Educational freedom also under threat on the Isle of Man

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Gill responds to IoM parent licensing proposals.

Educational freedom also under threat on the Isle of Man

As long term readers here will know, there are several problems with governments demanding evidence from parents about their parenting duties on a blanket, screening basis:

Specific problems tend to be missed as perpetrators of abuse learn to game the system as exampled by infamous foster mother Eunice Spry, who received regular visits from the local authority about her home education provision in which the children were present, but no abuse was ever suspected. Professional 'visibility' is therefore no guarantee of safety whatsoever.

Monitoring of home education provision is often counter-productive and results in parents being unable to comply with their legal duty to provide suitable education.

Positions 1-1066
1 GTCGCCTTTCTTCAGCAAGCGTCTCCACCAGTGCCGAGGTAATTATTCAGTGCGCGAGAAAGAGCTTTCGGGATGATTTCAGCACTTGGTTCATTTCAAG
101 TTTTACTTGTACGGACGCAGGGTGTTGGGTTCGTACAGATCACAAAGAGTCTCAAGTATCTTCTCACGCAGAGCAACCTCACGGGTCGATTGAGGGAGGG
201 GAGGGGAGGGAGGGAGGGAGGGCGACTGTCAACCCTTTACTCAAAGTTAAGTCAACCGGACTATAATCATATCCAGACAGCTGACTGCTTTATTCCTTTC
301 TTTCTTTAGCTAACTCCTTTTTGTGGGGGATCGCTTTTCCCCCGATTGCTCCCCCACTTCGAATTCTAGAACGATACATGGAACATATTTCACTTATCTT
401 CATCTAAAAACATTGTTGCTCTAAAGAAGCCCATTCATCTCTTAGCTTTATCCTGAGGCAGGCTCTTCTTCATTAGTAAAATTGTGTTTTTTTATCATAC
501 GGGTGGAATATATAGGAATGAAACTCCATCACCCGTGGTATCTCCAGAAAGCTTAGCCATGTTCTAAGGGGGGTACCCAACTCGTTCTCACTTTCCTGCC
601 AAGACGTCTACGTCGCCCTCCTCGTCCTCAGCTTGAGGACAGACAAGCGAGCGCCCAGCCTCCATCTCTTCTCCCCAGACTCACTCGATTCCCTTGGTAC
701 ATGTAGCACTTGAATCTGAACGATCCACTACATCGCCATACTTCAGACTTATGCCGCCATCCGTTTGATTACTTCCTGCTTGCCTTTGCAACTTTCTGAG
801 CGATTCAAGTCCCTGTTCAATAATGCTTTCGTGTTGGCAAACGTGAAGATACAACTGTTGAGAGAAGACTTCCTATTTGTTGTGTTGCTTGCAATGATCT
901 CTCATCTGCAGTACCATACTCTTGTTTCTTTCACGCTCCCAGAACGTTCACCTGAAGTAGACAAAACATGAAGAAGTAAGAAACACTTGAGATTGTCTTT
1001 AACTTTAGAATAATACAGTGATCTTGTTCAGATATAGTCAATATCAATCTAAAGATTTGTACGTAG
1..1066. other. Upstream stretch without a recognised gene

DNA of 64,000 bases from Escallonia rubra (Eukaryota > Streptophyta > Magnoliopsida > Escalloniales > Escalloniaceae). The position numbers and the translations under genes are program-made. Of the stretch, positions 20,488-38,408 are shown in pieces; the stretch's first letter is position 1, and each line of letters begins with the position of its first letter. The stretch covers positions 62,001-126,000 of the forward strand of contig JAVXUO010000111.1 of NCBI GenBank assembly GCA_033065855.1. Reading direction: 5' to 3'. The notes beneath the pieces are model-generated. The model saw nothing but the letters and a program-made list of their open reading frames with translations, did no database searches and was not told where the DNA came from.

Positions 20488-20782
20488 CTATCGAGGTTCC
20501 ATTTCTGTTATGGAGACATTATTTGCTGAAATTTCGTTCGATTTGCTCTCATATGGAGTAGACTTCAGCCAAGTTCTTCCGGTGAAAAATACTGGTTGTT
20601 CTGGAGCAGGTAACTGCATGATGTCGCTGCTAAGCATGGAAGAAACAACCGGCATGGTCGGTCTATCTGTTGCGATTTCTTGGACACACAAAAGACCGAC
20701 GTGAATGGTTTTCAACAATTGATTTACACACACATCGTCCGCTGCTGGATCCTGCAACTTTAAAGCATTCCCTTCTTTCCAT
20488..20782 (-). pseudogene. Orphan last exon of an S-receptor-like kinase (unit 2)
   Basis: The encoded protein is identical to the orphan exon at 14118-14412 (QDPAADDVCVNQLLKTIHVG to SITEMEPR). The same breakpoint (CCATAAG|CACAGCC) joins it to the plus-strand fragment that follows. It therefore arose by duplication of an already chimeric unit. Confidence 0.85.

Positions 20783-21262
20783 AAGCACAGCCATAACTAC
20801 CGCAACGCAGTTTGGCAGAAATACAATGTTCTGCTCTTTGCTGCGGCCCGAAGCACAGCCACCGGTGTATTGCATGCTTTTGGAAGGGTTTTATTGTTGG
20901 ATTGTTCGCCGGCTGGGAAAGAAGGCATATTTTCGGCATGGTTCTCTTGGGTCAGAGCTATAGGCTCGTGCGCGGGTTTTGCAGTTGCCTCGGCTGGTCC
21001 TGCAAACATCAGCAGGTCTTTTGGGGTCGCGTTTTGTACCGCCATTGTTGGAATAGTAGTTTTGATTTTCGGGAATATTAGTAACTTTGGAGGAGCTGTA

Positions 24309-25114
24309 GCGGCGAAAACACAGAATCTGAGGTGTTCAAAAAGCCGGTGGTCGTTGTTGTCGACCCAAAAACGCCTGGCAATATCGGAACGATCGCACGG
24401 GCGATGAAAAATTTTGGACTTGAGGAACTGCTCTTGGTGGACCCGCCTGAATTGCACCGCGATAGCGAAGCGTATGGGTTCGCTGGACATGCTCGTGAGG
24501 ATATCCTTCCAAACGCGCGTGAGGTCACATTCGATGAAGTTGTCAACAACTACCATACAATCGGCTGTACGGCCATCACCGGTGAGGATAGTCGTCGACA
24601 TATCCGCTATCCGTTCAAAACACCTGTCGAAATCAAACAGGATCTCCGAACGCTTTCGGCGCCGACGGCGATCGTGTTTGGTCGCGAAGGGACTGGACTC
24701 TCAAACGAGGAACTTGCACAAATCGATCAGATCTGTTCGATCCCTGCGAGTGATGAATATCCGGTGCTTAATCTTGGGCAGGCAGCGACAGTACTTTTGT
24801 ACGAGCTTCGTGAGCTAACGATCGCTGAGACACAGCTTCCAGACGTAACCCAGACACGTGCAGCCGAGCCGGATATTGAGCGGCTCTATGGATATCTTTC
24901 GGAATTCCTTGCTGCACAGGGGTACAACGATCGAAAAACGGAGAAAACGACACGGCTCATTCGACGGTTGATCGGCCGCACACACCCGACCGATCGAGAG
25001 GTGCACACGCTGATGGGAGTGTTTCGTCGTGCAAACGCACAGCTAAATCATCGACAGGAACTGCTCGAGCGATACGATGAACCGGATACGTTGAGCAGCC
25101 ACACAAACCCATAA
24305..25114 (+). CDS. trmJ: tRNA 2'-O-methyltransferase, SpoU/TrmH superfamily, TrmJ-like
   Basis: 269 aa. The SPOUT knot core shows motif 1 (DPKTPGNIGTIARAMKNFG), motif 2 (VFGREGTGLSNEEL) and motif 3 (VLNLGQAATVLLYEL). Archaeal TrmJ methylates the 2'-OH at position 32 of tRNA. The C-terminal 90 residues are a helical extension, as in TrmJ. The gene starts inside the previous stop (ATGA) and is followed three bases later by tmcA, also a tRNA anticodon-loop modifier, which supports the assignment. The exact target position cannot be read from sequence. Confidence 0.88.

As the NSPCC demonstrated in its report into the Serious Case Reviews, in every reported case professionals were aware of the children and already had the legal duty, in Children Act sections 17 and 47, to take action but failed to do so. They then chose to ask for more duties instead of focusing their attention on the training and application regarding the sufficient duties they already had. As officials are already struggling and often failing to implement their current safeguarding duties, adding more duties to the list can only exacerbate the problem.
Isle of Man Freedom of Information requests indicate that officials there have not been busy in the matter of home education and that neither problems nor research have taken place, so it's difficult to see why they suddenly want more powers. A read through the Isle of Man Children and Young Persons Act 2001 indicates that they have similar powers in respect of safeguarding as officials have here, which are sufficient and the 'invisibility' phenomenon appears to be imagined rather than real.
 
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